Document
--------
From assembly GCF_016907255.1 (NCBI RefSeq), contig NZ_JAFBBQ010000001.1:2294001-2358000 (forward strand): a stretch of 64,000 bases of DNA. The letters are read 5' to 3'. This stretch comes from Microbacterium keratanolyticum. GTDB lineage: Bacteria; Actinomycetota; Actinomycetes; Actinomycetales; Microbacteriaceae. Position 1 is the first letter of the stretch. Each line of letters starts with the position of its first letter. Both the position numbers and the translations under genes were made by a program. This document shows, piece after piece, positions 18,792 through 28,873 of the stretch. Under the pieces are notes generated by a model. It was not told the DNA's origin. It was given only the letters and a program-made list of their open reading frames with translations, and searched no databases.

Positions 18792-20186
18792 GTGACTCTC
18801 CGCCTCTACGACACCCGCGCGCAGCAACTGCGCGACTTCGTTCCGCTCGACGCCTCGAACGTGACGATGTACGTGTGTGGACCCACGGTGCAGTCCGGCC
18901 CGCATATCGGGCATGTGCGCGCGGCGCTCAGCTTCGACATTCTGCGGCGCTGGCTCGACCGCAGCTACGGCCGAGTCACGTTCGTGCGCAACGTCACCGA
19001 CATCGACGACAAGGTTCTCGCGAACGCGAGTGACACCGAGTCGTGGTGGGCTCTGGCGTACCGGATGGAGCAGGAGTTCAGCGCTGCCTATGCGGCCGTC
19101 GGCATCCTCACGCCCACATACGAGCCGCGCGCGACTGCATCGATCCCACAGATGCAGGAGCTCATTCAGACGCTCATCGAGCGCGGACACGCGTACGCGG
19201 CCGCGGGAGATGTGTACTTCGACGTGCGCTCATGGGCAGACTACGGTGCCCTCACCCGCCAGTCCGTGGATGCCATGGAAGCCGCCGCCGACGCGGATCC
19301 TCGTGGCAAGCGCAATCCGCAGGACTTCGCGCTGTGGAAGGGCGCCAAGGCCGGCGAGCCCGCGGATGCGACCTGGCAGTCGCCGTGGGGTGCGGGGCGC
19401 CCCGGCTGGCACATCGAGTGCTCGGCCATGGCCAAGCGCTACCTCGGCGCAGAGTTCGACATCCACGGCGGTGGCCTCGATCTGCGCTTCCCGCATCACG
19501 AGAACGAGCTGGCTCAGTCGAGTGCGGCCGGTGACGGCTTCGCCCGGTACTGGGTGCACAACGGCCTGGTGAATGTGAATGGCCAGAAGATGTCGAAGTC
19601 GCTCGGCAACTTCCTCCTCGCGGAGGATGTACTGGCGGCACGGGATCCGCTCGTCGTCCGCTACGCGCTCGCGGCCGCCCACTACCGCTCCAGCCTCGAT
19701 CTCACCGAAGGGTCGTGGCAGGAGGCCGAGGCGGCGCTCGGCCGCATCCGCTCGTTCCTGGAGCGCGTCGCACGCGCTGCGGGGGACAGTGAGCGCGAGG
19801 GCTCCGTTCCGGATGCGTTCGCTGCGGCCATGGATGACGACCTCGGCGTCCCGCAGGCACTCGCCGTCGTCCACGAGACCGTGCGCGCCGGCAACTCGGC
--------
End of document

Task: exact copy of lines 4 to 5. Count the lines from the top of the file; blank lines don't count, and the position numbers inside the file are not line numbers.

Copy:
18801 CGCCTCTACGACACCCGCGCGCAGCAACTGCGCGACTTCGTTCCGCTCGACGCCTCGAACGTGACGATGTACGTGTGTGGACCCACGGTGCAGTCCGGCC
18901 CGCATATCGGGCATGTGCGCGCGGCGCTCAGCTTCGACATTCTGCGGCGCTGGCTCGACCGCAGCTACGGCCGAGTCACGTTCGTGCGCAACGTCACCGA